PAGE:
Christopher256G's Profile - Rotten Tomatoes

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Rating History

Barbara (2012)
17 months ago via Rotten Tomatoes

"Barbara" is a German film by director Christian Petzold about a woman doctor living in East Berlin, under control of the Soviet allied government before the fall of the Berlin Wall. In a terrific performance by actress Nina Hoss, Barbara is very talented doctor, but is being punished for trying to go to the west. The job she's placed in is quite undesirable, and she live under continual harassment from the Stasi secret police, one officer of which is particularly harsh on her, so it's understandable quite mistrustful of strangers. But even so she dedicates herself to her patients, as much as she can within the societies confines. She wants very much to keep trying to go a freer Europe.

The relationships Barbara has with her new supervisor Andre, who might have more than one motive to be near to her, is truly fascinating and complex, and I would say the best part of film. She wants to distance herself from him and her other colleagues at first, for reasons which are later justified, but also finds she cannot isolate herself either. She has emotional connections with a few patients, she treats, one of which is a particularly disturbing case of a girl who ran away from a work camp who's initially difficult to the other doctors but Barbara finds a way to connect. At home she's usually alone, unless there's a terrifying surprise visit from the Stasi. But she has engagements elsewhere other than home or hospital that show the full range of a woman she is.

If this isn't on the level of the a few other modern masterpieces about east European life behind the Iron Curtain in the last decade of the Soviet Union-I'm thinking of "The Lives of Others", and "4 Month 3 Week & 2 Days"-it's a extremely admirable and smart one that comes close, which shows human desires in the face of repression and the fear one lives under in such society. It's part thriller with romantic elements, but more so it's a human look the interaction between several different individuals in this society where ones fated role dictated by the society can be very hard to escape.

The Act Of Killing
20 months ago via Rotten Tomatoes

"The Act of Killing" is one of those few documentaries that you can watch once (and most who see it will prefer to watch only once) and never, ever forget. It is the best, most powerful, and one of the most unique documentaries I've seen this decade, and maybe in the 21st century.

In Indonesia in 1964 & 65 occurred what can only be called a genocide of presumed communist communities, caused by death squads which were at least tacitly backed by the West. Nearly fifty years later a number of those who participated in massacres of unthinkable horror talk about what they did. It's truly unsettling what they describe, in the form of beatings, strangulations, be-headings, rape and other forms of sick barbarities. But what's arguably more disturbing is the casual way these abhorrent crimes are talked about, and the lack of repulsion or remorse by many about what occurred, partially due to the fact there's little risk anyone will be punished for it, ever. Millions in the country still celebrate the military style rule of the time, they serve in elected office, and have propaganda talk shows to congratulate themselves (though many I'm sure also have little idea about this dark chapter in their country's history).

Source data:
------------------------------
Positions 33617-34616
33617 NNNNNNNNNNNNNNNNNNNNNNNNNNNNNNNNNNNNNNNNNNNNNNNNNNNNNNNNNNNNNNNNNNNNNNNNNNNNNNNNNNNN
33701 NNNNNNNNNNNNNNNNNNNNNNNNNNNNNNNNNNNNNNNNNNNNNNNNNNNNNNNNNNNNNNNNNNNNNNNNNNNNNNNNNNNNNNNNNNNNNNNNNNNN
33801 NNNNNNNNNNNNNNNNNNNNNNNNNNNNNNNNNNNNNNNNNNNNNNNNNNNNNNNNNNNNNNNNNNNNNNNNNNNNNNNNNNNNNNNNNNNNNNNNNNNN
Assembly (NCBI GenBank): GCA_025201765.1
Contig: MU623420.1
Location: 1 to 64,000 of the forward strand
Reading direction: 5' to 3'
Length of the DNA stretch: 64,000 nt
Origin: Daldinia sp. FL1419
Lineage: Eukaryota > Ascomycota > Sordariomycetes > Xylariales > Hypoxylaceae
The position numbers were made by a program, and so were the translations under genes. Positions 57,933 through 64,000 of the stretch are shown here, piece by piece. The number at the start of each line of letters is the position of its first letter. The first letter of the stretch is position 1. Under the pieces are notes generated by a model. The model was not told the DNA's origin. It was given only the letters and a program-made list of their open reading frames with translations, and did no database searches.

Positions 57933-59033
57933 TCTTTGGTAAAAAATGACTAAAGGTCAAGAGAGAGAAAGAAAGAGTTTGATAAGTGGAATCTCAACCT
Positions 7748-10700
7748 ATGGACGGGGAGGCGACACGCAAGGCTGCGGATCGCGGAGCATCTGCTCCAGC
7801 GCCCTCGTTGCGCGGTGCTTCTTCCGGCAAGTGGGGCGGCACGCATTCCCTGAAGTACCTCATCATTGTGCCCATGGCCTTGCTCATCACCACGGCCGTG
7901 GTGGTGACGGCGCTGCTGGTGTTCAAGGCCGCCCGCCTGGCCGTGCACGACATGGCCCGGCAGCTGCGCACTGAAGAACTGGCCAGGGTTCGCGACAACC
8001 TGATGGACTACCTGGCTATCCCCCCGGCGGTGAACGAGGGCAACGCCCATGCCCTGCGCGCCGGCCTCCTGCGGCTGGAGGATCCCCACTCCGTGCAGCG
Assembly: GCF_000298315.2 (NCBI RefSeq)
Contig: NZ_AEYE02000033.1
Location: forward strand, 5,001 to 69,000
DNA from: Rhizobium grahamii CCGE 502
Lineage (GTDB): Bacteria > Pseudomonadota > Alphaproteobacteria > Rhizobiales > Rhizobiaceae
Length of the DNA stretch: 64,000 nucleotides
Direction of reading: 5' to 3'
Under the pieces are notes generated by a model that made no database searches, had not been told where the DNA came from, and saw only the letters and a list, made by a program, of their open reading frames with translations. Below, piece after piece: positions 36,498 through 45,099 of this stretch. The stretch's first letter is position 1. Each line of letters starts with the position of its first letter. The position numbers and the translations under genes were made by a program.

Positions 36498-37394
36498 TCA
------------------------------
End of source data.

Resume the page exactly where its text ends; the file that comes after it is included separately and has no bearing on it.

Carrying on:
The filmmakers here did something pretty brilliant, which probably produced more insight and history than any number of hours of interviews would have: they ask those who participated to reenact violent scenes of what happened during those purges. And these former thugs (they often proudly refer to themselves as "gangsters") are only too happy to oblige, putting in surprising effort to accomplish the cinematics. The scenes they act out, with some "Hollywood" stylization, range from darkly comical in a few instances, to absolutely grotesque and very hard to watch. Seeing them act out scenes they presumably partook in is chilling, but it's also where we see some humanity come out: in a few scenes the emotion of certain "actors" is overwhelming. As cold as these people might seem to the pain they've caused, no one deals with the situation in exactly the same way. And it all comes to an ending scene which will be etched in my mind probably as long as I'm alive. "The Act of Killing," tough watch as it is, needs to be seen, both for its important history on an under-reported atrocity of the 20th century, and for what it says about us as a people when we lose our soul and convince ourselves the worst acts are justified.

I find it both interesting and a little pointless that they've now released a director's cut version that's a half hour longer. I have to think that version must be either for film students, historians, or for masochists. I won't sugarcoat it, this is one of the most grueling, uncomfortable movie experiences I've ever had in a long time. I'm glad I've had it, and I'm of no two minds in calling this film a masterpiece, but enduring an extended version is not something I plan on partaking anytime soon.